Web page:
are one hundred and ninety-six. Then there is an occasional halting in
the movement of the argument, as if to weigh the evidence, to balance
one statement against another as if to get down to bed-rock facts,
instead of a mere effort to remove some obstruction in the way of the
special theory being worked out. All of which is but so much juggling
with forms of treatment,--an effort to win the reader with the shows
of honest argument, to betray him in deeper consequences. Shimmering
under all these forms may be seen the arts of the special pleader bent
on making out a case. It is the false appearance of exhaustive and
fair treatment of the subject that makes it desirable to answer Mr.

The third justification for answering Mr. Schroeder's articles arises
out of a suggestion of the gentleman himself, near the close of his
article, namely, that the actors who participated in the origin of
the Book of Mormon are all dead, and that "upon the precise question
here discussed, no new evidence is likely to be discovered. All the
evidence directly affecting either side of the question has been
introduced and reviewed." One may pardon the conscious or unconscious
self-complacency contained in this suggestion, and even encourage it by
saying to the gentleman that we think he is right; that after him there
will come no other who will so diligently search for evidence "on the
precise question here discussed." For who but himself will ever dare to
venture to walk by such light as that by which his foot-steps have been
guided? [5] But with reference to "all the evidence directly affecting
either side of the question" having been "introduced and reviewed," I
must hold a different opinion. Believing, however, that Mr. Schroeder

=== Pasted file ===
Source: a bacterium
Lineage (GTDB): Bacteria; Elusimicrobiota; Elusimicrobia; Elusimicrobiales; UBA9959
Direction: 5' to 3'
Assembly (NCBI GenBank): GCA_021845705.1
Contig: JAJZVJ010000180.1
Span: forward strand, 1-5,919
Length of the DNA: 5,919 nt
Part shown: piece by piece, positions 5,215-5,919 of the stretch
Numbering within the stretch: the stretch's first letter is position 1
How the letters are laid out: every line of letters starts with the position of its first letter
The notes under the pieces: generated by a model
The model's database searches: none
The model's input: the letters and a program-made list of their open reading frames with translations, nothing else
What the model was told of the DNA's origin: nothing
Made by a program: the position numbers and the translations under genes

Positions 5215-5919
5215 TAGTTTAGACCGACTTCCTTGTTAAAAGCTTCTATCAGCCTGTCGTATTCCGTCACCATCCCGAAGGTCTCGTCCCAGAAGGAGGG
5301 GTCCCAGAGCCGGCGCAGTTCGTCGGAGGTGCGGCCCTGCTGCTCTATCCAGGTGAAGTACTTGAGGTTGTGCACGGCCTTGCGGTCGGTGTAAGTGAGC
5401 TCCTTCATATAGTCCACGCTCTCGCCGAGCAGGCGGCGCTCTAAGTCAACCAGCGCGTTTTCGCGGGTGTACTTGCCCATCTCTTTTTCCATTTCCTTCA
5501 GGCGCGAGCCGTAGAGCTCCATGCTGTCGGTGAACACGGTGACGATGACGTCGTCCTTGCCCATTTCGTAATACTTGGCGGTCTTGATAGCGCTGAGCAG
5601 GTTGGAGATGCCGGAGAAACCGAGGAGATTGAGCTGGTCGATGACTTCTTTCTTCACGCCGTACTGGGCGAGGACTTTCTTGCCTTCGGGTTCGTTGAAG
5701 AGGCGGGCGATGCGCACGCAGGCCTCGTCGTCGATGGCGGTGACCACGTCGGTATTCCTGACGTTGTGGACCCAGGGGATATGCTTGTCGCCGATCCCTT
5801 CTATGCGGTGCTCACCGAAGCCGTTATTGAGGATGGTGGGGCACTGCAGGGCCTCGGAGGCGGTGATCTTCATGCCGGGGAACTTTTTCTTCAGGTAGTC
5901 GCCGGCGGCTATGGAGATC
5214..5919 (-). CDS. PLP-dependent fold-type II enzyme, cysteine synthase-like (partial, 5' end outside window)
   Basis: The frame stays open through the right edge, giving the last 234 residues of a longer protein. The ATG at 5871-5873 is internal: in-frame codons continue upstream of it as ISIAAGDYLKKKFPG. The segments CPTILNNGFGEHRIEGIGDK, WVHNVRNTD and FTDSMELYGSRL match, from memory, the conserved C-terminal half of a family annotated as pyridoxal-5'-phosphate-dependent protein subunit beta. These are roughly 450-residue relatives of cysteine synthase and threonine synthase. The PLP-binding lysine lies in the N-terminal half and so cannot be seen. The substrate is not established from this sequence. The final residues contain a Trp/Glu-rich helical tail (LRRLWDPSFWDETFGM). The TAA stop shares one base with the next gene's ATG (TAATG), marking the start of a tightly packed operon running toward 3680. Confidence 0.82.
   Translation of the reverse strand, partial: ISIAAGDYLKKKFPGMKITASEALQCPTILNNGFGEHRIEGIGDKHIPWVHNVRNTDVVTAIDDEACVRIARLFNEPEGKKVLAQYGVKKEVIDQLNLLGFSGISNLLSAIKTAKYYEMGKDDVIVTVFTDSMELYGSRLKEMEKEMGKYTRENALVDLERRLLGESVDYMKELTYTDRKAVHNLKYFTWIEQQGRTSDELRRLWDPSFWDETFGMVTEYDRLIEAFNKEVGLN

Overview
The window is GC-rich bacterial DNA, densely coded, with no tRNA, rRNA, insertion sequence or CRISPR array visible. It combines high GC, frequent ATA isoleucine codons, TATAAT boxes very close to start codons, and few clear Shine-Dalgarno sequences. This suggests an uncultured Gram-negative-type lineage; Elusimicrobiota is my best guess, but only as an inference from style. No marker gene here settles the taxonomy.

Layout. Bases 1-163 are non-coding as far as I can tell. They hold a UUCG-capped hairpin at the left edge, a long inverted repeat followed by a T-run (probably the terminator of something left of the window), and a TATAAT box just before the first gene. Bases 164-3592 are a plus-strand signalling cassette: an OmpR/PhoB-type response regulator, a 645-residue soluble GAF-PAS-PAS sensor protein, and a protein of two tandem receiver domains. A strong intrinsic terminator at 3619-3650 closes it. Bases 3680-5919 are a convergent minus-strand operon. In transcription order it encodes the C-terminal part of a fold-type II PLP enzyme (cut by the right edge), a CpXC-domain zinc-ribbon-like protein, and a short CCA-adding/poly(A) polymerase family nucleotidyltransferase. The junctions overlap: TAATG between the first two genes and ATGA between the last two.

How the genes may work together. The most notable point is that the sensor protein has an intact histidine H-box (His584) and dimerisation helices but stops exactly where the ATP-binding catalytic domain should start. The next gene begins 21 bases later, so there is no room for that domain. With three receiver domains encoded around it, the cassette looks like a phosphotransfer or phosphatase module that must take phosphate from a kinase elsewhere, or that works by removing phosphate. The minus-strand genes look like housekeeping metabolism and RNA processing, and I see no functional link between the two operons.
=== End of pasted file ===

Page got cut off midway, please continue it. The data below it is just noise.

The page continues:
has collected, presented and, with as much art as it will be found
possible to enlist in such a cause, sustained his special view of the
Spaulding theory of the origin of the Book of Mormon, one can but feel
that having reached the climax of evidence and argument the case should
be considered by those holding an opposite belief.

[Footnote 5: Mr. Schroeder while living in Utah some years ago was
proprietor, editor and publisher of _Lucifer's Lantern_, a ribald
infidel periodical as would be inferred from the title as well as from
its contents. It is this to which allusion is made in the text.]


One other preliminary word should be said before coming directly to
Mr. Schroeder's theory and argument, and that in relation to the
authorities on which the gentleman relies for the support of his views.
Of course I am not unacquainted with the old controversy concerning
the degree of credibility to be allowed to interested witnesses, and
also the suspicion that attaches to witnesses for the miraculous.
I have too long sustained in public debate an unpopular cause not
to have heard the cry that the witnesses for the truth for which I
contended were "interested witnesses;" notwithstanding those who were
my opponents, at the same time accepted Christianity on the testimony
of "interested witnesses," and discarded entirely the testimony of
unfriendly witnesses, or "interested witnesses" on the opposite side of
the case. I trust that the suggestion in this paragraph will indicate
the unfairness of discrediting and discarding entirely the testimony of
the witnesses for Joseph Smith's account of the origin of the Book of
Mormon, on the ground that they are "interested witnesses," and taking
for truth the statements of the "interested witnesses" on the other
side of the controversy.

I have some acquaintance also with that school of thought which
discredits witnesses of the miraculous. I am familiar with the